Researchers at the University of Pennsylvania’s Perelman School of Medicine have published a method to treat cardiac fibrosis using an mRNA injection that enables an individual’s own CAR T cells to fight the disease.
Cardiac fibrosis is a medical condition caused by many different types of heart disease that can lead to scarring and stiffening in the muscle wall of the heart. Normally, cells in the heart called cardiac fibroblasts help to develop the heart and maintain its homeostasis (that is, it helps the heart stay in a stable condition). However, in a patient with cardiac fibrosis, these cells no longer perform their normal function. Following a cardiac injury, fibrosis can progress from scarring to complete heart failure.
T cells are a type of white blood cell that play a key role in immune response, killing cells that they recognize to be infected with viruses, cancers, or certain other pathogens. Chimeric antigen receptor (CAR) T cells are T cells that have been engineered to recognize specific proteins as harmful. This enables them to target and kill cells that have proteins from diseases that they otherwise would not recognize as harmful.
The Penn researchers developed a CAR T-cell therapy that works by engineering T cells to recognize and kill cells that express (create) the fibroblast activation protein (FAP), a protein key to the pathology of cardiac fibrosis. Killing FAP-expressing cells consequently treats cardiac fibrosis.
By encoding a messenger RNA (mRNA) strand that results in the creation of CAR T cells that target FAP, the researchers had the idea to deliver them to a patient’s cells through an injection containing the mRNA within a lipid nanoparticle.
Lipid nanoparticles (LNP) are a relatively new technology discovered in the 1990s. To deliver an mRNA strand into cells to provoke a protein-expressing response, the mRNA is inserted into a sphere made of lipids that is injected into a patient. This then allows cells to uptake the LNP through endocytosis (bringing material into the cell). The mRNA then exits the LNP, causing the cell to read the mRNA instructions to create the desired protein.
Without the LNP, mRNA would be unable to enter cells. mRNA vaccines for COVID-19 are a prominent use of this technology, as the mRNA that gives cells instructions to create the spike protein is protected and brought into cells by LNP.
In rodents with cardiac fibrosis, the Penn researchers revealed that their mRNA injection successfully resulted in the creation of FAP-targeting CAR T cells. Observing the hearts of rodents before and after treatment showed notable improvements in cardiac function. This means that as the CAR T cells killed cells that expressed FAP, fibrosis was reduced.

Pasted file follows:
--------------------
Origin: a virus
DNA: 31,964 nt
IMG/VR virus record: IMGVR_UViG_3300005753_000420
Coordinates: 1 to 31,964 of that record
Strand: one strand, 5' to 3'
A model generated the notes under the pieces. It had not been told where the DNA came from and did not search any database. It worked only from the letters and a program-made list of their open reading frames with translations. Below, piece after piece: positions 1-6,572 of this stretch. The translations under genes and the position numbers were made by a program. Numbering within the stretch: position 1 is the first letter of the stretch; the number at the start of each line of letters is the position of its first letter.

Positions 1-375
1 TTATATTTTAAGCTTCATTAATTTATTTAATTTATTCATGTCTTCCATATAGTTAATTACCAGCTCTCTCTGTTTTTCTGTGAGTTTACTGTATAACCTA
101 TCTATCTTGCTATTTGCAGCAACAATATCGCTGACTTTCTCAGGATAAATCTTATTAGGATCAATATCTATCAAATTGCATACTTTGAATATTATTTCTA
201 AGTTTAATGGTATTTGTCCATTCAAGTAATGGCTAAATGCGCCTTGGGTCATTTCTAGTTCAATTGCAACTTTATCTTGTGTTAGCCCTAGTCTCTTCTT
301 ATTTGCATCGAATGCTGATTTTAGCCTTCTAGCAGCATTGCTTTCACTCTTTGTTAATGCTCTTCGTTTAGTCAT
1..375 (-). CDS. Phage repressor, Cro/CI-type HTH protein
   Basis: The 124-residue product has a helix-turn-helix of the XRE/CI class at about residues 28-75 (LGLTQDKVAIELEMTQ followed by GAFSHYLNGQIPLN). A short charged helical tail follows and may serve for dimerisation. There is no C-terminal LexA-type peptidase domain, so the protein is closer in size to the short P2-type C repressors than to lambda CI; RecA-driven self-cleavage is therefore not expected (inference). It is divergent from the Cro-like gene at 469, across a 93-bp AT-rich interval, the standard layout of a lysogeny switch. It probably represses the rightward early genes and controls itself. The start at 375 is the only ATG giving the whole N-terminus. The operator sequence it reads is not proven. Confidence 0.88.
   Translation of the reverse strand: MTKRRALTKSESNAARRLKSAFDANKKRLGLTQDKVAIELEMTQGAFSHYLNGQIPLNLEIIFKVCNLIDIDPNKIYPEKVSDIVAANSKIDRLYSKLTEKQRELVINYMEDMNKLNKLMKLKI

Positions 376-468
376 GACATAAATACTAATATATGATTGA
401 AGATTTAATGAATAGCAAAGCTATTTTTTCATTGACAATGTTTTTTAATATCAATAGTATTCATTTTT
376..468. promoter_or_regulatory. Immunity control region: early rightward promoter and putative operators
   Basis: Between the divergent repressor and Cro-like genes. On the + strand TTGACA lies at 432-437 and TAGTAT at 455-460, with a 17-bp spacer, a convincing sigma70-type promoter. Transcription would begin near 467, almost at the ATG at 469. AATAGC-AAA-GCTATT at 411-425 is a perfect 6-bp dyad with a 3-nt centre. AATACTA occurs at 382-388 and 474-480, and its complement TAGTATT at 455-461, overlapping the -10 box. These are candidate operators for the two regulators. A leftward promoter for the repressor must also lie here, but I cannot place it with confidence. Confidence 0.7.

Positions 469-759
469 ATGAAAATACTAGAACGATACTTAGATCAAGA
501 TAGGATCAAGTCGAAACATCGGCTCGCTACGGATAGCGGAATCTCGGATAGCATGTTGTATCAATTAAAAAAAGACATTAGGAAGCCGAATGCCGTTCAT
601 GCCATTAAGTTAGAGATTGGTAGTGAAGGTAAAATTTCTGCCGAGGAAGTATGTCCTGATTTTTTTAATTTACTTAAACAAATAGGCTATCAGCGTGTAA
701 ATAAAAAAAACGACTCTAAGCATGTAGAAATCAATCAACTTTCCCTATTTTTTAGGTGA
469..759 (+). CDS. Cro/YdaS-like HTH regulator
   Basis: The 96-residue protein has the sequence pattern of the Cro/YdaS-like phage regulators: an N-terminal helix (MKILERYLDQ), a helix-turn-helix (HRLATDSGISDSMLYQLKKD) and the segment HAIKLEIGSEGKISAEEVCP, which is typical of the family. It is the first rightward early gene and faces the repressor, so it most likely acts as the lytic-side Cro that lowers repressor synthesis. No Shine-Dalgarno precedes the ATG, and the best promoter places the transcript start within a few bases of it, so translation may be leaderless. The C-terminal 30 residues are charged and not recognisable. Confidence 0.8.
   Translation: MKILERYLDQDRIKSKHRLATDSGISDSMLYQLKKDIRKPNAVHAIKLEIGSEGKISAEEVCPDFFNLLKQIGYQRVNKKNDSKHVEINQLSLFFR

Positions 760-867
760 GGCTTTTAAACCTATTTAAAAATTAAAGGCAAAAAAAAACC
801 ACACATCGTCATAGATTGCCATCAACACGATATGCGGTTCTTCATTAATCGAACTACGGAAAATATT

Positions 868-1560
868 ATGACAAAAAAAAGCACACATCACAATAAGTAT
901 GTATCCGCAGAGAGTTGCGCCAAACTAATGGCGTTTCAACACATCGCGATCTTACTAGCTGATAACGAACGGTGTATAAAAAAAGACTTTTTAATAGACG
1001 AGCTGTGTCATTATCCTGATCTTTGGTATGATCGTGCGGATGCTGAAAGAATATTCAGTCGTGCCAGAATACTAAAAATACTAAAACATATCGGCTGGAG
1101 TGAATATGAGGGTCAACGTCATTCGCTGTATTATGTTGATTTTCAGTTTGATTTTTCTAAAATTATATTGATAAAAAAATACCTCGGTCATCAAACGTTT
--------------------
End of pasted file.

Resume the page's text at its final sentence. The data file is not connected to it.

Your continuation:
In rodents with injuries causing cardiac fibrosis, the CAR T-cell treatment halved the percentage of fibrosis in the ventricles.
The implications of this new treatment are of great significance. Reduction of fibrosis and restoration of cardiac function in rodents with cardiac fibrosis reveals a promising new form of treatment for human patients with the potentially fatal disease.
According to the CDC, about 659,000 people in the United States die from heart disease each year, accounting for 1 in every 4 deaths–all costing the country hundreds of billions of dollars each year. Thus, biotechnological innovations in treatment of cardiac disease can have a great impact.
Earlier CAR T-cell therapies have required a patient’s T cells to be extracted from blood, sent to a lab, engineered to find and kill certain targets, then returned intravenously to the patient. This is an extremely time-consuming and cost-prohibitive process, potentially costing patients hundreds of thousands of dollars.
The innovation of using mRNA injections to create CAR T cells within a patient’s own body instead of a lab may greatly reduce the time and financial burdens associated with CAR T-cell therapies. Rather than extracting, modifying, and replacing T cells from each patient, mRNA shots that provoke the creation of CAR T cells can be mass-produced and given to any patient.
The scope of this innovation reaches far beyond cardiac fibrosis, as it can potentially be applied to CAR T-cell therapies for cancer and other diseases.
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